Online Currency: The Binary Gold Rush

How to make up a currency, get lots of media attention, and threaten currency as we know it

Feature by Alex Cole | 22 Apr 2013
  • bitcoins

Bitcoins! Should you buy them? Short answer: no. But! There’s a longer answer too.

For those who are pretty sure the world is talking about a video game currency (gold pieces FTW), Bitcoins are a virtual, digital currency based not on any commodity or government to limit them, but on complex maths problems that take a lot of computer power to generate. Every Bitcoin has a unique ID that can’t be faked, and using them as currency works without an exchange rate across countries, all held in a digital wallet on your phone, your laptop, or whatever device you can log in to.

What began as an interesting experiment back in 2009 has skyrocketed out of control in the past month, with prices jumping to over £66 per Bitcoin. It must be repeated: this is a virtual currency, guaranteed by no government or real-world object. Detractors claim this makes it unstable, based on utter speculation and a suckers’ game. Supporters say that’s pretty much true of most currencies anyway.

Over the past few months the price has jumped around more than a Glaswegian hen night, and shows no signs of changing any time soon. What’s worse, this could all just be a fad that we laugh about in two years’ time. Of course, it could just as easily be the case that the price is only going upwards from here, that buying now will quintuple your money, and that Bitcoins evolve into the universal credits from every sci-fi series ever. Isn’t speculative investment fun?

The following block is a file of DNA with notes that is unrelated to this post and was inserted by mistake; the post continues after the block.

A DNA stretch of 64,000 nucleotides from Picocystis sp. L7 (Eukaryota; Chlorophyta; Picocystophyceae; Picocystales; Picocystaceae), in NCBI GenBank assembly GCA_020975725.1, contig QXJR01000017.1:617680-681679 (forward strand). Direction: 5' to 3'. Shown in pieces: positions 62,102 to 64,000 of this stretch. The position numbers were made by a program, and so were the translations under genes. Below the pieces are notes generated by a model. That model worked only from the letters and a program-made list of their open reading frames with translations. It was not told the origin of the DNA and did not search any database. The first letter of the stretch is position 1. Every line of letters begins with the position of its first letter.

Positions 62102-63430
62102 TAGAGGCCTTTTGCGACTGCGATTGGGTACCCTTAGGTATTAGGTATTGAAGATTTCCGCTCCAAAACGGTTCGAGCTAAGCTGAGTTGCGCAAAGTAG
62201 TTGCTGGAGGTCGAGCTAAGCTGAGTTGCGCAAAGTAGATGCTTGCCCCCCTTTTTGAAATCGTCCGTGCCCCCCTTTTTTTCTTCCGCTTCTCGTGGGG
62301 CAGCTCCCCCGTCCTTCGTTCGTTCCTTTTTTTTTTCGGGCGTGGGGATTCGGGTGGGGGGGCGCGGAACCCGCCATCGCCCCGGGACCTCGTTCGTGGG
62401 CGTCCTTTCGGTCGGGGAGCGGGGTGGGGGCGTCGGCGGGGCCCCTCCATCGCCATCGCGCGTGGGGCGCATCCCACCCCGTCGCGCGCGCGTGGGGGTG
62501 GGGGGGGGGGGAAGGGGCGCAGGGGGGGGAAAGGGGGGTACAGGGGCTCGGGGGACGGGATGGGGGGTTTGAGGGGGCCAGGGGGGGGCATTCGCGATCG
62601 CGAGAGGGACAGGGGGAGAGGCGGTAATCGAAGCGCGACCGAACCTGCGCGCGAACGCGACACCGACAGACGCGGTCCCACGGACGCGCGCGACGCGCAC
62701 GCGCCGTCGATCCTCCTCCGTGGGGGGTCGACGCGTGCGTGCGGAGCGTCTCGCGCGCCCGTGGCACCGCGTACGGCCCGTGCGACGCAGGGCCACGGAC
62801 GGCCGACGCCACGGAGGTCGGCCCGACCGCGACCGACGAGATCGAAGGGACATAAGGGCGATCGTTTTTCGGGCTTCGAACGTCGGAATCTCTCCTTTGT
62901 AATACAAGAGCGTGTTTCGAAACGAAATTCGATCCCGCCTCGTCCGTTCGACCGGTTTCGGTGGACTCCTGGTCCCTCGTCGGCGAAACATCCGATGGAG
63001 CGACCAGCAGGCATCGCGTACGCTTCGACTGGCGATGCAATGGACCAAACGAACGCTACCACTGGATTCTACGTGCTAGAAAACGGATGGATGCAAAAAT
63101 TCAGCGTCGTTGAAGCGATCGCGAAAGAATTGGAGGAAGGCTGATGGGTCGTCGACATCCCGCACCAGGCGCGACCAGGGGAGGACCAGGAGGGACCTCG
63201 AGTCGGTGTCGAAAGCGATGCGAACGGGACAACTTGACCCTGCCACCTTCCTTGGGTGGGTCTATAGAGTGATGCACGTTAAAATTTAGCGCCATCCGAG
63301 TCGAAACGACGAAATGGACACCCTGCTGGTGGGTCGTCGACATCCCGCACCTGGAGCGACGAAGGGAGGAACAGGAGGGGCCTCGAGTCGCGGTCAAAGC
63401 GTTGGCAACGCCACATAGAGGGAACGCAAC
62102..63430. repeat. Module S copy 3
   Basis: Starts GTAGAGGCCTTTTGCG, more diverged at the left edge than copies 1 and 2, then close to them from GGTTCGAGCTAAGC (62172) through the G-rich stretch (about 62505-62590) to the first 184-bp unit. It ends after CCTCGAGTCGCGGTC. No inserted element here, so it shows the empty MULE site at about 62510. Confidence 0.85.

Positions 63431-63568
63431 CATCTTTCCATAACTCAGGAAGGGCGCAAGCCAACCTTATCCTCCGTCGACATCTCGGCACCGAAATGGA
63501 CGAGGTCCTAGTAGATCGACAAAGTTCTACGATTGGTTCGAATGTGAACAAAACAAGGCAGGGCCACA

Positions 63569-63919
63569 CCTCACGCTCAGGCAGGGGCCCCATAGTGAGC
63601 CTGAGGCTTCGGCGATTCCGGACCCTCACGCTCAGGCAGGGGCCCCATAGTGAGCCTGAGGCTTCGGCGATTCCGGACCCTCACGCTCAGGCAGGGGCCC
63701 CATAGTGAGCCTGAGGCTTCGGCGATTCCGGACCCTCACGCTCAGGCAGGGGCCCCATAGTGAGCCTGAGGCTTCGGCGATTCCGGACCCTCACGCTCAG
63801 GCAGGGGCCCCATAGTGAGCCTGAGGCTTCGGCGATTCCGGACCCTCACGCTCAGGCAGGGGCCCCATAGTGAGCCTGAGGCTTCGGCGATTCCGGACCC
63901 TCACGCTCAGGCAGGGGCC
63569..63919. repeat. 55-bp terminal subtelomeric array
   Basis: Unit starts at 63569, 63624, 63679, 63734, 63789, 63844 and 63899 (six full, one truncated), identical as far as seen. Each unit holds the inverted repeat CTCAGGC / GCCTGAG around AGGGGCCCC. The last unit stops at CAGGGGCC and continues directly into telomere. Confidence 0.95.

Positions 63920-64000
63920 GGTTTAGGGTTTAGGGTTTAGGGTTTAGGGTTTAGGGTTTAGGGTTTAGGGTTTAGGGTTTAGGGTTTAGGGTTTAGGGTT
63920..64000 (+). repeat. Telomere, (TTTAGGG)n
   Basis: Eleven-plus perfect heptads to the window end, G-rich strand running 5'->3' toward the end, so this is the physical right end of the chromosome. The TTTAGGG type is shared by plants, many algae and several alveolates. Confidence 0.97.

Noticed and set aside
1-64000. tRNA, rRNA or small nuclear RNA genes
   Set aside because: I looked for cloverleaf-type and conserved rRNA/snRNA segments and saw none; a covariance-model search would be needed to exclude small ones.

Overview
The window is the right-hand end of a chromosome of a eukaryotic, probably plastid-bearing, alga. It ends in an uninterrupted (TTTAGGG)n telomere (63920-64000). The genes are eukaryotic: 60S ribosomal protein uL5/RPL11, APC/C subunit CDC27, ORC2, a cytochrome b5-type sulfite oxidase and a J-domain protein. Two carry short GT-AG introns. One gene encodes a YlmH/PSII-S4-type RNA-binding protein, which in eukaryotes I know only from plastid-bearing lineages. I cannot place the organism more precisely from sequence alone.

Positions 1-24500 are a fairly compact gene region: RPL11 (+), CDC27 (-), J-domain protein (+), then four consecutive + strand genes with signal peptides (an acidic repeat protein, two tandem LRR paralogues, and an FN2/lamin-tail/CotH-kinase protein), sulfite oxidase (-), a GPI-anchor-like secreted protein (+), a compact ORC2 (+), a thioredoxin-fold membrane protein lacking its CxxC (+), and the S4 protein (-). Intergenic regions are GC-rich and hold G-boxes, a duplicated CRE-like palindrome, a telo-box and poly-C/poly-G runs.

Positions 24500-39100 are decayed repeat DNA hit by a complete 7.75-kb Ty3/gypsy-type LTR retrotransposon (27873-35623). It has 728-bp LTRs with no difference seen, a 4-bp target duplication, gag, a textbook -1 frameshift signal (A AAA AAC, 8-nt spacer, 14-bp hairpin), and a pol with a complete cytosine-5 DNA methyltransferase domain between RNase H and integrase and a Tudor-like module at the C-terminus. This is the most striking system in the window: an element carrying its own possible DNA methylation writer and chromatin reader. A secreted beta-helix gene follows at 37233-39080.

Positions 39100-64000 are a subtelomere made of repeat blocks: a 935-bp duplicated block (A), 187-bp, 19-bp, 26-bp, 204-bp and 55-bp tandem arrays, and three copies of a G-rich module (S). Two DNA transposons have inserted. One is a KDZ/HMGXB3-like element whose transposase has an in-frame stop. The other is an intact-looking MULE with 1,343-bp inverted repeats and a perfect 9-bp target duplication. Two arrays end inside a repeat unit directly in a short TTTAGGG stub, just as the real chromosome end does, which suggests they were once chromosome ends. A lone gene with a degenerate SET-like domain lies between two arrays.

The promise of what Bitcoins could be has inspired some people to sell entire houses for it, trade their life savings for them in the hope the market will properly explode, and some great headline-grabbing stories have leaked about some lucky bastards who have made a ten-times return after putting in pocket change. Sounds great, will do wonders for the PR and sounds a lot more comprehensible for the average Joe than mucking around on the stock market. But one crash last month wiped out nearly half the value of all Bitcoins, before spiking back up again. So the short answer, if you’re still like most of us and scrounging for beer money, is still that it probably isn’t worth it.

Ultimately, though, this is the perfect kind of currency for nerds. It’s based on maths, lives on computers and mobiles, and if it succeeds, it gives them all the smug satisfaction of having been into it before it was cool. What can possibly go wrong?